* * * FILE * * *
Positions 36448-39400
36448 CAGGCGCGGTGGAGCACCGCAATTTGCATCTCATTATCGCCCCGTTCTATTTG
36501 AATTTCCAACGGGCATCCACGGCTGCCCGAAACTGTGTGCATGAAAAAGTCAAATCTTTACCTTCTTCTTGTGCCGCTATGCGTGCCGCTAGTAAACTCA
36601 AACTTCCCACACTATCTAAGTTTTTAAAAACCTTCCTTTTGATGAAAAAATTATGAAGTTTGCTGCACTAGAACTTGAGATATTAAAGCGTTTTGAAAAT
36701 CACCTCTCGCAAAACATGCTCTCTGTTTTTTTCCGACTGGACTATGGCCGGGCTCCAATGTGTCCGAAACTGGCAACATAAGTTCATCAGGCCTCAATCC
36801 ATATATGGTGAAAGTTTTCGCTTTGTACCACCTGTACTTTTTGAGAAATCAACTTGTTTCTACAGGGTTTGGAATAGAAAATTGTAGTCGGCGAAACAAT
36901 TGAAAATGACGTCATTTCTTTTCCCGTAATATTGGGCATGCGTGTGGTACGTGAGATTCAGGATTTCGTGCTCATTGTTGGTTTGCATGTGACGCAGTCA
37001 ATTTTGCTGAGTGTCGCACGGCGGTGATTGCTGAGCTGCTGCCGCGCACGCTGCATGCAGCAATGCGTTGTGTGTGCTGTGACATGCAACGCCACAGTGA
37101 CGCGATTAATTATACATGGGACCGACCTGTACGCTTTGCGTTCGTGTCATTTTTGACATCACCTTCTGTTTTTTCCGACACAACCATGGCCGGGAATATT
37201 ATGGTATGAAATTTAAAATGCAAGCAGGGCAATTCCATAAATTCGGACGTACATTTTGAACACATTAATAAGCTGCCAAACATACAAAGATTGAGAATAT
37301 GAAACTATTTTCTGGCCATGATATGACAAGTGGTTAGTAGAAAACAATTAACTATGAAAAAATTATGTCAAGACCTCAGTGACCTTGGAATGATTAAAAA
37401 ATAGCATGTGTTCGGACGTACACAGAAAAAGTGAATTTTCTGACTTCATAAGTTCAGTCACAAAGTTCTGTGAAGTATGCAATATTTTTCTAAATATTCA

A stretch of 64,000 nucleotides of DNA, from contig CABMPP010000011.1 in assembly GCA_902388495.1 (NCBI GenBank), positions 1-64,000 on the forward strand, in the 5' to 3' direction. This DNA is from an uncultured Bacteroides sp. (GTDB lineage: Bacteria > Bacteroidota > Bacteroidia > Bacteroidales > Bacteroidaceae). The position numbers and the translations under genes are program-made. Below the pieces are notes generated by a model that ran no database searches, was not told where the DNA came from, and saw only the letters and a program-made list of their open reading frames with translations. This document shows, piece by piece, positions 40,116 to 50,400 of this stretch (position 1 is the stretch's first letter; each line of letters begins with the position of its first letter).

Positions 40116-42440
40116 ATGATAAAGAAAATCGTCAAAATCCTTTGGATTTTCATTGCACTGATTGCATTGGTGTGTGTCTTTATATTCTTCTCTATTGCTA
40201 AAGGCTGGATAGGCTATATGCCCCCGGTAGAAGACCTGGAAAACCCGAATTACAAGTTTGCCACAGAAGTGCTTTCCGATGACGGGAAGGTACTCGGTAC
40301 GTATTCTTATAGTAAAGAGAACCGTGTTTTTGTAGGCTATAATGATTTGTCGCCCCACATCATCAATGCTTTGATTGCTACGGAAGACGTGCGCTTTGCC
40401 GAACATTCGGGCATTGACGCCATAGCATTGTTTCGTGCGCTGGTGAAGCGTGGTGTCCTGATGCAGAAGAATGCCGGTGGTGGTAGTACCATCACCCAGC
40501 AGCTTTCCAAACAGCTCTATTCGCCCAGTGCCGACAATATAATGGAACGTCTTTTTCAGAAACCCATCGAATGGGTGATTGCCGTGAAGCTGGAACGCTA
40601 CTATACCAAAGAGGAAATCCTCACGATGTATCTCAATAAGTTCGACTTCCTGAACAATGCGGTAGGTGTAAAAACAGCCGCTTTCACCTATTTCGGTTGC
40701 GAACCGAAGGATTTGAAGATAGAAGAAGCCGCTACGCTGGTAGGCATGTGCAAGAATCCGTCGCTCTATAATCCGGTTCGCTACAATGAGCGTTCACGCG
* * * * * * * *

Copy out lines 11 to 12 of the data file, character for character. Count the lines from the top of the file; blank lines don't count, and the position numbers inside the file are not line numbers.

37301 GAAACTATTTTCTGGCCATGATATGACAAGTGGTTAGTAGAAAACAATTAACTATGAAAAAATTATGTCAAGACCTCAGTGACCTTGGAATGATTAAAAA
37401 ATAGCATGTGTTCGGACGTACACAGAAAAAGTGAATTTTCTGACTTCATAAGTTCAGTCACAAAGTTCTGTGAAGTATGCAATATTTTTCTAAATATTCA